Epidermolysis bullosa acquisita2 (2.3)02 (100)
Hailey-Hailey disease2 (2.3)02 (100)
Linear immunoglobulin a bullous dermatitis1 (1.1)01 (100)
Subcorneal pustular dermatosis1 (1.1)01 (100)
Porphyria1 (1.1)01 (100)
Diabetic bulla1 (1.1)1 (100)0
Friction blister1 (1.1)01 (100)
P-value0.587

The most common clinical features of the lesions were blister (56.8%), papule (18.2%), and vesicle (17%). Erosion, plaque, and pustule were observed in 8%, 3.4%, and 2.3% of the cases, respectively. Most patients were in their third and fifth decades of life (40.9%). There was a significant correlation between the disease type and the patient's age (P = 0.001; Table 2). Also, there was a significant correlation between the type of the disease and the duration of the disease (P = 0.047; Table 3). The longest duration belonged to BP and Darier disease. There was no significant correlation between the type of the disease and the time of disease onset or gender of the patients (Tables 1 and 3).

Table 2. Association Between Type of the Disease and Age of the Patients a
Type of Disease< 10 Years10 - 20 Years 21 - 30 Years31 - 40 Years41 - 50 Years 51 - 60 Years 61 - 70 Years71 - 80 Years81 - 90 Years
Pemphigus vulgaris1 (3.8)0 (0)2 (7.7)5 (19.2)6 (23.1)7 (26.9)2 (7.7)1 (3.8)2 (7.7)
Bullous pemphigoid0 (0)0 (0)2 (10.5)2 (10.5)4 (21)1 (5.3)6 (31.6)2 (10.5)2 (10.5)
Dermatitis herpetiformis0 (0)0 (0)7 (50)1 (7.1)1 (7.1)2 (14.3)1 (7.1)2 (14.3)0 (0)
Pemphigus foliaceus0 (0)1 (12.5)0 (0)1 (12.5)1 (12.5)1 (12.5)4 (50)0 (0)0 (0)
Bullous Lichen planus0 (0)0 (0)3 (60)1 (20)0 (0)0 (0)1 (20)0 (0)0 (0)
Epidermolysis bullosa3 (75)0 (0)0 (0)0 (0)1 (25)0 (0)0 (0)0 (0)0 (0)
Darier disease0 (0)2 (66.7)1 (33.3)0 (0)0 (0)0 (0)0 (0)0 (0)0 (0)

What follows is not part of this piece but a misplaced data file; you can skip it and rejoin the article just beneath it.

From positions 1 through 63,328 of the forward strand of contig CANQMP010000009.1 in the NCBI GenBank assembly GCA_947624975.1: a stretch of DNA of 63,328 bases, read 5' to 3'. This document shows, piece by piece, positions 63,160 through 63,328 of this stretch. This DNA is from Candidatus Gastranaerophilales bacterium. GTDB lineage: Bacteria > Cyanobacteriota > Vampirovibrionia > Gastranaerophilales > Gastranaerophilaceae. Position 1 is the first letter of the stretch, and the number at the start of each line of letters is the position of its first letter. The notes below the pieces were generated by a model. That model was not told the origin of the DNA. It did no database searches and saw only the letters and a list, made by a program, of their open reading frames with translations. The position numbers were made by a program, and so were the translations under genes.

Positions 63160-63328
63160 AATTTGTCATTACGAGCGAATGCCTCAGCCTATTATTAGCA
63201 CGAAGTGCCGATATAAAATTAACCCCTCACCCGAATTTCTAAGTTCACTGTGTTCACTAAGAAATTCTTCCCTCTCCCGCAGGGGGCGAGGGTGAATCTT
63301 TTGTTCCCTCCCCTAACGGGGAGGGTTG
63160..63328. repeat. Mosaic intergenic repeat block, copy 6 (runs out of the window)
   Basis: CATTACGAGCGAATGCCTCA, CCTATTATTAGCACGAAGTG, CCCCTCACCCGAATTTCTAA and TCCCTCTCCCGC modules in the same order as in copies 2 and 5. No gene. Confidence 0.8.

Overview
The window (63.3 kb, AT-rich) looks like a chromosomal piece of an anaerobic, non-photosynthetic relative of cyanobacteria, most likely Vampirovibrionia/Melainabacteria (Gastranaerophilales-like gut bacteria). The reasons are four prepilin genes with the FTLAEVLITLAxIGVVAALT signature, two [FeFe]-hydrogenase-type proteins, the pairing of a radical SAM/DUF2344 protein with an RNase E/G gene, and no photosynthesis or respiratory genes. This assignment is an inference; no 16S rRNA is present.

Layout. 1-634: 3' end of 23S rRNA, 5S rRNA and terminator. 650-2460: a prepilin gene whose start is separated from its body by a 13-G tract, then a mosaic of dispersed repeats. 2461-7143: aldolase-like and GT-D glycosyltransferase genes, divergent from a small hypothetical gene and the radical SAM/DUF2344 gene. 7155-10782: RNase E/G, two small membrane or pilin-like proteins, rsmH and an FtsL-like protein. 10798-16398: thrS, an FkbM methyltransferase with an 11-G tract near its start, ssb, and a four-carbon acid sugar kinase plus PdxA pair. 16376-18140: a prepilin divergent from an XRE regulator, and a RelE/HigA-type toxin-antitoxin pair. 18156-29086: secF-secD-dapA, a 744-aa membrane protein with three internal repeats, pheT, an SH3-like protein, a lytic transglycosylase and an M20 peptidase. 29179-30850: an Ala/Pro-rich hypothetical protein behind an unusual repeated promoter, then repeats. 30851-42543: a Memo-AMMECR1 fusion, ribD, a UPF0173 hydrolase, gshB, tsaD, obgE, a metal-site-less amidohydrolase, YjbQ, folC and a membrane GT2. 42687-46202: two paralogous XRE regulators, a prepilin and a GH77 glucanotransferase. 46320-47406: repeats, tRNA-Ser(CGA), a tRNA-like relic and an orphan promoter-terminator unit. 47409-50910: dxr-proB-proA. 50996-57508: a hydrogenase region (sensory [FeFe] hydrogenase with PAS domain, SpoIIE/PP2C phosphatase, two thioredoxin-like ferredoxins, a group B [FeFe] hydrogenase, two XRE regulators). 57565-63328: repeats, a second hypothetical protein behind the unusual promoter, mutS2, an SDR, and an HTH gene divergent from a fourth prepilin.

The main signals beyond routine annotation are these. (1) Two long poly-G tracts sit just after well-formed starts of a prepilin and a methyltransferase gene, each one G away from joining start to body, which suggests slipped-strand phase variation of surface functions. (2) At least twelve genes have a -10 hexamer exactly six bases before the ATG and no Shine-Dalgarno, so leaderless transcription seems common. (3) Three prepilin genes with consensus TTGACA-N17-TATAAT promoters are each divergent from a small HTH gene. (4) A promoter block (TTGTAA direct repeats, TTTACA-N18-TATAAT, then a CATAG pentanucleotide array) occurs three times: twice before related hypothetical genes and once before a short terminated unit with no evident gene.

Epidermolysis bullosa acquisita0 (0)0 (0)0 (0)1 (50)1 (50)0 (0)0 (0)0 (0)0 (0)
Hailey-Hailey disease0 (0)0 (0)0 (0)0 (0)1 (50)1 (50)0 (0)0 (0)0 (0)
Linear immunoglobulin A bullous dermatitis0 (0)0 (0)1 (100)0 (0)0 (0)0 (0)0 (0)0 (0)0 (0)
Subcorneal pustular dermatosis0 (0)0 (0)0 (0)1 (100)0 (0)0 (0)0 (0)0 (0)0 (0)
Porphyria cutanea tarda0 (0)0 (0)1 (100)0 (0)0 (0)0 (0)0 (0)0 (0)0 (0)
Diabetic bulla0 (0)0 (0)0 (0)0 (0)0 (0)0 (0)0 (0)1 (100)0 (0)
Friction blister0 (0)0 (0)0 (0)0 (0)0 (0)0 (0)0 (0)1 (100)0 (0)
P-value0.001
Table 3. Association Between Type of the Disease and Duration of Disease and the Age of Onset
Type of diseaseDuration of Disease (d), Mean ± SDOnset of Disease (y), Mean ± SD
Pemphigus vulgaris90.31 ± 43.9248.62 ± 4.71
Bullous pemphigoid938.64 ± 661.6251.17 ± 6.87
Dermatitis herpetiformis299 ± 89.6245.08 ± 5.79
Pemphigus foliaceus248 ± 122.8549.12 ± 6.91
Bullous lichen planus41 ± 9.5335.68 ± 7.66
Epidermolysis bullosa333.33 ± 273.881.50 ± 14.20
Darier disease73017.50 ± 0.50
Epidermolysis bullosa acquisita240 ± 12040.34 ± 2.32
Hailey-Hailey disease58.4042
Linear immunoglobulin a bullous dermatitis12074.67
Subcorneal pustular dermatosis36540
Porphyria cutanea tarda36522
Diabetic bulla463
Friction blister323
P-value0.0470.136

5. Discussion

The most common vesiculobullous disease in this study was an autoimmune blistering disease, which was compatible with the Karattuthazhathu study (11). Moreover, the most prevalent intraepidermal and subepidermal bullous diseases were PV and BP, which was in line with other studies (3, 4, 12, 13). Although there was no significant correlation between the type of the disease and gender, most autoimmune blistering diseases were observed in females, compatible with other studies (3, 4, 12, 14-16).